He said the fear among many people is that, in the drive for profits, companies are forgetting their social responsibilities in favor of attracting the highest number of players.
"We need to enhance the supervision of online games," insisted Zhou, who said reports about parents worried about their Net-addicted children are now nationwide.
"The Ministry of Culture, the GAPP and the State Administration of Radio, Film and Television all strengthened their management this year but the effect has not been that obvious," he said.
However, he argued strongly against the government having a heavy involvement in the supervision, adding that the industry should be built on "self-discipline".
One size fits all
Judges in the northwestern city of Tianshui detained 42-year-old Li Xia for five days and fined her 500 yuan ($75) after hearing how she was caught red-handed stealing vegetables, according to media reports.
Although information about her case is sketchy (calls to the Tianshui public security bureau went unanswered at the weekend), Li is believed to have told police she was motivated to commit the crime by her addiction to Happy Farm, which was developed by Five Minutes Network Technology in Shanghai.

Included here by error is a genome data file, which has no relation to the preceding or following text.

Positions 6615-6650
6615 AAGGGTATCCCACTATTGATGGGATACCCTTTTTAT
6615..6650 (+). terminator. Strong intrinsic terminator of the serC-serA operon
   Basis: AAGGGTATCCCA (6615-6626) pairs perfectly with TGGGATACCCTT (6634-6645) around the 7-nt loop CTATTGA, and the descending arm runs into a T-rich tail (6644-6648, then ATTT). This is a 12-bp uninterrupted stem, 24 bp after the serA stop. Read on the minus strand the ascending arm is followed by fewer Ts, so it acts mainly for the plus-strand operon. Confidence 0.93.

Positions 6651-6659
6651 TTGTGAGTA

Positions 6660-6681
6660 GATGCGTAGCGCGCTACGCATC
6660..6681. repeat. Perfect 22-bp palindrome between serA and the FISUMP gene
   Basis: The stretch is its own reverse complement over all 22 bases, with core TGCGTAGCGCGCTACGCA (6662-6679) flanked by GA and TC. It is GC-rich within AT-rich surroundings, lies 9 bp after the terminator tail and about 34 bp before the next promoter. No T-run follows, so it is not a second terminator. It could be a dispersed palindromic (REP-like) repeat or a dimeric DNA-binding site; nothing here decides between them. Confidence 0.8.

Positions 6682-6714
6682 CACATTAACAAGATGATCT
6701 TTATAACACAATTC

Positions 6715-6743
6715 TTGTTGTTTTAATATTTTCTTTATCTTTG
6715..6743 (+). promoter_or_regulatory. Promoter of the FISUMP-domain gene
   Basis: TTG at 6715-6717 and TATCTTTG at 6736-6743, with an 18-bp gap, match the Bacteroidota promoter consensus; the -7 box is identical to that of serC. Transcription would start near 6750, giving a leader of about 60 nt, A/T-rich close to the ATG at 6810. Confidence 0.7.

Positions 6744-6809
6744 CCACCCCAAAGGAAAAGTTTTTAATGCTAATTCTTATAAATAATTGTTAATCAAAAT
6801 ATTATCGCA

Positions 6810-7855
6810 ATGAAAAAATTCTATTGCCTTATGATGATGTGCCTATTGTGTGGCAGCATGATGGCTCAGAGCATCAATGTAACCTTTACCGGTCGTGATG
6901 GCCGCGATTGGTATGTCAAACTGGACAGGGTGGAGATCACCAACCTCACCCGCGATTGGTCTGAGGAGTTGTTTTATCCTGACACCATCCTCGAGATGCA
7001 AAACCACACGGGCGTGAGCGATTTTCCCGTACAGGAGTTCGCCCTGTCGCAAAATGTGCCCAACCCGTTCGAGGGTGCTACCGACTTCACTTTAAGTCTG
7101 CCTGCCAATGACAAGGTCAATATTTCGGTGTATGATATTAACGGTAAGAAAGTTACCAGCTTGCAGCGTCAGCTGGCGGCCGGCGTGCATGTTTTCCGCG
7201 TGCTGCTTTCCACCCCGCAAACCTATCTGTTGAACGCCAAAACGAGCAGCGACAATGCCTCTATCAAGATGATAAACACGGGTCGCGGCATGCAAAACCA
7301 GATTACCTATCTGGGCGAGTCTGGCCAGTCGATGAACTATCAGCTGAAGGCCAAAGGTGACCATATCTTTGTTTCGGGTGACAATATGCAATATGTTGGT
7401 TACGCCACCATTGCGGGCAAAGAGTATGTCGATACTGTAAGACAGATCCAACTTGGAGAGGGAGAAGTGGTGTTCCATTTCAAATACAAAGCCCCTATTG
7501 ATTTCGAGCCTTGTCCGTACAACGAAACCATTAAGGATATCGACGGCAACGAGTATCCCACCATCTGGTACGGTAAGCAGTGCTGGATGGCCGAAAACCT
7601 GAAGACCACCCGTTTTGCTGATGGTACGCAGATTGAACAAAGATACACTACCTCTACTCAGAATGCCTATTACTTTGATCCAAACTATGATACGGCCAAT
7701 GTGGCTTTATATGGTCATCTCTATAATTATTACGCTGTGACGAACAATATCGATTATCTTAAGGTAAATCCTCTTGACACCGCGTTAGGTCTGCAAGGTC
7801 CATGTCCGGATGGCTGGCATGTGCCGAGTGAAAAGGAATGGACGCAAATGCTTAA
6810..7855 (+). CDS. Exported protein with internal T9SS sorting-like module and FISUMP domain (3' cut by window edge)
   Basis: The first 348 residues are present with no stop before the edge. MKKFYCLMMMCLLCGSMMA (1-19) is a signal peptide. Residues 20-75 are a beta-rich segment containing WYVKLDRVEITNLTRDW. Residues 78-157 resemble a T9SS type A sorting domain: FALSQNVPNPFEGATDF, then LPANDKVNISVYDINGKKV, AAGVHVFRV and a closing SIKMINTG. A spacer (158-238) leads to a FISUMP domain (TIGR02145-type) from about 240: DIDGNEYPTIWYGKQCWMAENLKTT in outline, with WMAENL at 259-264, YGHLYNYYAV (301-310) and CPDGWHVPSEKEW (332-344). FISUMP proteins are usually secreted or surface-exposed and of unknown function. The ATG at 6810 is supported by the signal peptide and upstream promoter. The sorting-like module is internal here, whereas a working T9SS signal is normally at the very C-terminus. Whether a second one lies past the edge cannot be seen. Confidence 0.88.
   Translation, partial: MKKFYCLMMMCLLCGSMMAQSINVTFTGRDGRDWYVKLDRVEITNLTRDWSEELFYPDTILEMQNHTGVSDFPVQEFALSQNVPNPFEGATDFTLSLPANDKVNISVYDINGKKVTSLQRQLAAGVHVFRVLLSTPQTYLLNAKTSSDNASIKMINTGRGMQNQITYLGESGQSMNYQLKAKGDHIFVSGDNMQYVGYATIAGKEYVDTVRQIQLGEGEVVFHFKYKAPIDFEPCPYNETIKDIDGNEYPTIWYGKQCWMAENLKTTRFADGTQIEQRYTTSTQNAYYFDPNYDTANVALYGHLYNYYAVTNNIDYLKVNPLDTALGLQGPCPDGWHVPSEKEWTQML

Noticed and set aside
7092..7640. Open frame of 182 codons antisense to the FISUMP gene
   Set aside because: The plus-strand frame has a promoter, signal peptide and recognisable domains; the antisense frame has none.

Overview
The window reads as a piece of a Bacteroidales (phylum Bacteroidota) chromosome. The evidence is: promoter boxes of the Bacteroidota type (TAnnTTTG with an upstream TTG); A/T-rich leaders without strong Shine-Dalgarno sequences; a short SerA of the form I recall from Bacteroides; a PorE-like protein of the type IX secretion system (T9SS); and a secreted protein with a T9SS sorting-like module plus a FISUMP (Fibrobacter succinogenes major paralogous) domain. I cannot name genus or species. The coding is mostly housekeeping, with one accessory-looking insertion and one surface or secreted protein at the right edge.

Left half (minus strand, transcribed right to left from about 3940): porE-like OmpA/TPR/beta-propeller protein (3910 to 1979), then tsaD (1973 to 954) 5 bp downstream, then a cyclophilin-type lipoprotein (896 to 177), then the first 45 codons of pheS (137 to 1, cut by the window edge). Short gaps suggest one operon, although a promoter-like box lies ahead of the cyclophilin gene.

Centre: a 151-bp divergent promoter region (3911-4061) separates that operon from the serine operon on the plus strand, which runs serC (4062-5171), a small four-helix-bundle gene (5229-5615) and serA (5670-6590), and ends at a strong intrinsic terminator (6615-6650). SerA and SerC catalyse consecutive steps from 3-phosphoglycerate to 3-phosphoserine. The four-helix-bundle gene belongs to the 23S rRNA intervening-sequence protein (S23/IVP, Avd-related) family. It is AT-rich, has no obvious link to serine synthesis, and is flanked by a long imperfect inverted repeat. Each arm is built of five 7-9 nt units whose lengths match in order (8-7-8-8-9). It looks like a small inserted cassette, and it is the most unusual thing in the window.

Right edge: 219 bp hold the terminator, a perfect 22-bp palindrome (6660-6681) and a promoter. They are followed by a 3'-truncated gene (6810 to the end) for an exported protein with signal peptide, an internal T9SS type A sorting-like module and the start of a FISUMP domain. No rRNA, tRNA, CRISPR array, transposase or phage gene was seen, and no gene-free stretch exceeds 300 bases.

Many netizens reacting to the initial report in Western Business complained that "phasing out" a game enjoyed by millions because of one case of theft would be unfair.
"Traffic accidents happen every day, so does that mean we need to ban vehicles off the roads?" asked Zhang Qi, who runs a computer parts shop in Beijing's Zhongguancun electronics district.
"Only a handful of people can't tell games from reality," he said. "I started playing online games when I was in high school and I've played many games more violent (than Happy Farm), such as World of Warcraft."
Two of the most popular online multiplayer games today are World of Warcraft and Counter Strike, both of which contain graphic violence.
In the latter, teams compete by attempting to kill each other in modern warfare settings. When one side succeeds, the screen slowly pans over the dead and bloodied bodies of the losers.
"I've played these games lots of times but I've never copied them and hurt others," added Zhang.
Professor Zhou agreed and said a "one-size-fits-all" policy would only erode the public's trust and hinder the healthy development of the industry.
Liu Shaoben, a professor at Hebei Normal University's school of literature, said any administrative regulations would have to be coupled with education in order to prove effective in controlling the online games industry and protecting the vulnerable.
"People can get addicted to any game, so what we need to do is not halt games but teach people how to play rationally," he added.